Among the most visited posts on the blog is a flippant piece on a speech our late President APJ Abdul Kalam made. In the post, I make fun of Kalam’s flubbing some grammar; I make fun of the circular nature of his prescription for world peace. I make fun of his earnestness.
I made fun; it’s easy to make fun.
Most of the pushback has been equally childish. “Go kill yourself” is not an argument, to say nothing of being ironic coming right after ‘how could you say such mean things’?
The true test of a man is in how he treats those he has power over, goes the saying. I work for somebody who saw first-hand how Kalam treated subordinates. Kalam saw right through people, RN says. He saw who could or couldn’t do what, and didn’t put hierarchy before knowledge. He made you feel special for being part of his team. RN’s words, as best I can remember them, were “if you could do what was necessary to get the project to work, he’d treat you like the most important person”. As a recruit into DRDO and then ISRO without a PhD, it took other great men–Satish Dhawan and Vikram Sarabhai (and Raja Ramanna, I think)–to see Kalam’s potential. Kalam’s contributions to the Indian missile defence programme dwarf those of anybody else any of us can name, PhD or not.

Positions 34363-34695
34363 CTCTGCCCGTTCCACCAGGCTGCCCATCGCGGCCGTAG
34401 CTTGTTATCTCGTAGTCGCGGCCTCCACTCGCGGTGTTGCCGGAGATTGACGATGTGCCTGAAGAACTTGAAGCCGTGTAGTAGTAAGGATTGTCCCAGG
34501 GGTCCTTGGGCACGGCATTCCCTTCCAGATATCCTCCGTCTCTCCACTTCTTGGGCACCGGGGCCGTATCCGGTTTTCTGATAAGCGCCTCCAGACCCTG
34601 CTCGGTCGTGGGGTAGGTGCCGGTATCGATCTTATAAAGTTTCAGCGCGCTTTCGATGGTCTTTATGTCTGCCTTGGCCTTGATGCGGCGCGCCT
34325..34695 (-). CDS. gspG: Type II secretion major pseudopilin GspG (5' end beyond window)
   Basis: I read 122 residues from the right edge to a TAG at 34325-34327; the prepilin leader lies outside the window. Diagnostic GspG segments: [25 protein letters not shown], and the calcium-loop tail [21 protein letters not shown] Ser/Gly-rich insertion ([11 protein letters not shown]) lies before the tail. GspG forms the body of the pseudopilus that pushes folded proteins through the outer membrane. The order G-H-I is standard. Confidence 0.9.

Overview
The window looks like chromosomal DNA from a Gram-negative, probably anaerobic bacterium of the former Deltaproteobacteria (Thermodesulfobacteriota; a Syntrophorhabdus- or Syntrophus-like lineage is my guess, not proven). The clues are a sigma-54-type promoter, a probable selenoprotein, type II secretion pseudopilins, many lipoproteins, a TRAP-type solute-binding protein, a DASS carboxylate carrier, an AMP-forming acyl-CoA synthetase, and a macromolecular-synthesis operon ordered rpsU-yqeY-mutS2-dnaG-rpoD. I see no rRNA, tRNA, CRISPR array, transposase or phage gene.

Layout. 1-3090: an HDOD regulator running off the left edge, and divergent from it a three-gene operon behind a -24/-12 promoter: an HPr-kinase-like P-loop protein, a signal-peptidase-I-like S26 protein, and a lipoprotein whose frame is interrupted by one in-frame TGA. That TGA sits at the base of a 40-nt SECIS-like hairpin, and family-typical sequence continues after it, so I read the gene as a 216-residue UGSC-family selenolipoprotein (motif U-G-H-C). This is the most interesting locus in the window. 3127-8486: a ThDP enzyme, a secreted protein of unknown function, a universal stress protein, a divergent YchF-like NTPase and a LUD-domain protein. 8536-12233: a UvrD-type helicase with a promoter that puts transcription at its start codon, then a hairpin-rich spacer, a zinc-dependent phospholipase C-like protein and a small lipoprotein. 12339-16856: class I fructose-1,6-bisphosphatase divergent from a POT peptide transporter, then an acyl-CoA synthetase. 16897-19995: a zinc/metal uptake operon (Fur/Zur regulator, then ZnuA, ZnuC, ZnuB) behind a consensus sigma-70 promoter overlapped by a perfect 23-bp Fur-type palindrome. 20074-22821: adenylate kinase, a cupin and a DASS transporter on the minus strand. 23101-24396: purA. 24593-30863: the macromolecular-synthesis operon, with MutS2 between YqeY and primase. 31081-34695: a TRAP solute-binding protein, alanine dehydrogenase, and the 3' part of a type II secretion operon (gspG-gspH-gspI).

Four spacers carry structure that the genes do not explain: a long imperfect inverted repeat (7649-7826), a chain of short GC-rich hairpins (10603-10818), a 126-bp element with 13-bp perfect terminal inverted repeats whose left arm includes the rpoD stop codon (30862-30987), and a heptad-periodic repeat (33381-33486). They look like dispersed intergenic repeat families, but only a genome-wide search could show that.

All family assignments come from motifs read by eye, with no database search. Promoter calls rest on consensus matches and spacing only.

All of which is to say I’m thinking of writing again. The first post on my return has gone well. But one does not simply
walk into mordor pick up where one left off with no indication of having introspected, of having seen time pass by.
I’ve made apologies for doing dumb things before. I daresay I’ll make them again. Let’s not call this an apology; perhaps that’s too strong a word. Let me say only that the point some commenters made on the original Abdul Kalam post that snark doesn’t always show wit or cleverness is well taken, and will be remembered as I try and get better at whatever it is I’m doing here.